Paradise Road, Baytown, Texas

Paradise Road, Baytown, Texas // SNAPSHOT Paradise Road, Baytown, Texas by Eliot Dudik THIS LITTLE NEIGHBORHOOD in Baytown, Texas, sandwiched between I-10 and the Lynch- burg Canal on the outskirts of Houston, is not exceptional on its surface. This is the initial reac- tion I often have after driving hundreds of miles and pulling onto one of the many Paradise Roads across the country. There is a feeling of anxiety, even dread, as I try to determine what on that road has the potential to signify a piece of para- dise in the United States. I remember feeling this way as I pulled onto this Paradise Road in Bay- town. I drove up and down the road a few times trying to find something that spoke to the Ameri - can Dream, the United States, and Texas. And just as I was starting to get frustrated that a picture wasn’t to be found here, I spotted Emanuel and his son Yeddeh in the shaded opening of their garage, engaged in a most intimate and trusting family ritual. I stopped and interrupted as politely as I could, explained who I was and what I was trying to do, and asked if they would like to par- ticipate. They agreed http://www.deepdyve.com/assets/images/DeepDyve-Logo-lg.png Southern Cultures University of North Carolina Press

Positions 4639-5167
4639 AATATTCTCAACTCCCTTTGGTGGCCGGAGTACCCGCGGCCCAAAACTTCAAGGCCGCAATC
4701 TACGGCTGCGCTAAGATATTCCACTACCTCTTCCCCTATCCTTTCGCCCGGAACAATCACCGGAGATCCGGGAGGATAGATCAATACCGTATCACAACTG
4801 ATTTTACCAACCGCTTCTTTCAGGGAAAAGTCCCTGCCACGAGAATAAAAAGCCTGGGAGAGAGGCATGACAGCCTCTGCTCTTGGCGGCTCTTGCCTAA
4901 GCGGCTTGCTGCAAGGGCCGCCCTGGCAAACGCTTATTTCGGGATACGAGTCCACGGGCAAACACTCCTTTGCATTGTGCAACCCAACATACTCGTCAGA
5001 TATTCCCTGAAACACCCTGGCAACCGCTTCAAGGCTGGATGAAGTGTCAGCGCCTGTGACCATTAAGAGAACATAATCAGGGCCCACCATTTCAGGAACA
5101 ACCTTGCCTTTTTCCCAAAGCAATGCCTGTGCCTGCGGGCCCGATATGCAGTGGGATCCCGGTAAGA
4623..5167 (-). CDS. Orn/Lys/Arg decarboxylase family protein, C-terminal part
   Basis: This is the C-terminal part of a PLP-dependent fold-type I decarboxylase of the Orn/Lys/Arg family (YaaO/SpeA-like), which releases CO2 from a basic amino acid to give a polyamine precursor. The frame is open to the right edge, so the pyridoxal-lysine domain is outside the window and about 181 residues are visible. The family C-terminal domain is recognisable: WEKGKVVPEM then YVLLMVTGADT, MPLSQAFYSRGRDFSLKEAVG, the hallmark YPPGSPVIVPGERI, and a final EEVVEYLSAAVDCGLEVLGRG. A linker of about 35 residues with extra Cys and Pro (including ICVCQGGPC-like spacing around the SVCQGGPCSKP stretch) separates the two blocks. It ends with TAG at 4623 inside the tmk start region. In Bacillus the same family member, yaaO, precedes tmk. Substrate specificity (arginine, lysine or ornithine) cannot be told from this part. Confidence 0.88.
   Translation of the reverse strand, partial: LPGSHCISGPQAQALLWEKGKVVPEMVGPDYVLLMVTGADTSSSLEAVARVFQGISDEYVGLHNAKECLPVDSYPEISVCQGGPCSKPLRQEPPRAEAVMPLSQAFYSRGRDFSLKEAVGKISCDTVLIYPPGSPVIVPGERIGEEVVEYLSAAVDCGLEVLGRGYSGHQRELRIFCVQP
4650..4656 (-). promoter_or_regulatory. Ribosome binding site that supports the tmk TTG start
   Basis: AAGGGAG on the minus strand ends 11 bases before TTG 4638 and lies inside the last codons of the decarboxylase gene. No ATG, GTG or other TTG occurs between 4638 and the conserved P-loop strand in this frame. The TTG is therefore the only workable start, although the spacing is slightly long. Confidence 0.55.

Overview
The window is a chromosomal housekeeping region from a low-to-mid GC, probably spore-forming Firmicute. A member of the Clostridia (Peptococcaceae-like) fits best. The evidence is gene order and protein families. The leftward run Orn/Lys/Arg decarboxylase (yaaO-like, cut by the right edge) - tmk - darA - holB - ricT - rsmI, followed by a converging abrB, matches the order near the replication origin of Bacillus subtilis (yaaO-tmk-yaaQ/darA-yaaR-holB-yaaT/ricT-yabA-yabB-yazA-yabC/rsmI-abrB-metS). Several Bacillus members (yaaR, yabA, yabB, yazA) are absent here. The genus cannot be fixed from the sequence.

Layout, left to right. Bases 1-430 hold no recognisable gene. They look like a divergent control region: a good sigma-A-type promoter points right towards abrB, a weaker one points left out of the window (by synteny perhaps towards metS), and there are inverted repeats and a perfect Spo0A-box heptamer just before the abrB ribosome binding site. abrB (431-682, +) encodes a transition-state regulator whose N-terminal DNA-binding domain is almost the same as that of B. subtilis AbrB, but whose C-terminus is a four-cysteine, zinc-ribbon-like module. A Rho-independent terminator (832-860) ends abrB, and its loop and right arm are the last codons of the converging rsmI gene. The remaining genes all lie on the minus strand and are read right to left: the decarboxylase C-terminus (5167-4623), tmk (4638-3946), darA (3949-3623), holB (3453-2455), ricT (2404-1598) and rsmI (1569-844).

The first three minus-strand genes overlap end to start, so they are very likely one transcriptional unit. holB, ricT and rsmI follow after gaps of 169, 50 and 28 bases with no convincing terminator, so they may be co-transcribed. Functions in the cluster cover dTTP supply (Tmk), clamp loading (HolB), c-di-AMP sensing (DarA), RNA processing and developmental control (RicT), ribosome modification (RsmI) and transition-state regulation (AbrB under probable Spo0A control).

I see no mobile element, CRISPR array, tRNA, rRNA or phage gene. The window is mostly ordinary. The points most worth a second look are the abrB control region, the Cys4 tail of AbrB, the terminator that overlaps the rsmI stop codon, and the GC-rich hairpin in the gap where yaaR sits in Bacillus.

Paradise Road, Baytown, Texas

Southern Cultures, Volume 26 (1) – Mar 21, 2020

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Publisher
University of North Carolina Press
Copyright
Copyright © Center for the Study of the American South
ISSN
1534-1488

Abstract

// SNAPSHOT Paradise Road, Baytown, Texas by Eliot Dudik THIS LITTLE NEIGHBORHOOD in Baytown, Texas, sandwiched between I-10 and the Lynch- burg Canal on the outskirts of Houston, is not exceptional on its surface. This is the initial reac- tion I often have after driving hundreds of miles and pulling onto one of the many Paradise Roads across the country. There is a feeling of anxiety, even dread, as I try to determine what on that road has the potential to signify a piece of para- dise in the United States. I remember feeling this way as I pulled onto this Paradise Road in Bay- town. I drove up and down the road a few times trying to find something that spoke to the Ameri - can Dream, the United States, and Texas. And just as I was starting to get frustrated that a picture wasn’t to be found here, I spotted Emanuel and his son Yeddeh in the shaded opening of their garage, engaged in a most intimate and trusting family ritual. I stopped and interrupted as politely as I could, explained who I was and what I was trying to do, and asked if they would like to par- ticipate. They agreed

Journal

Southern CulturesUniversity of North Carolina Press

Published: Mar 21, 2020

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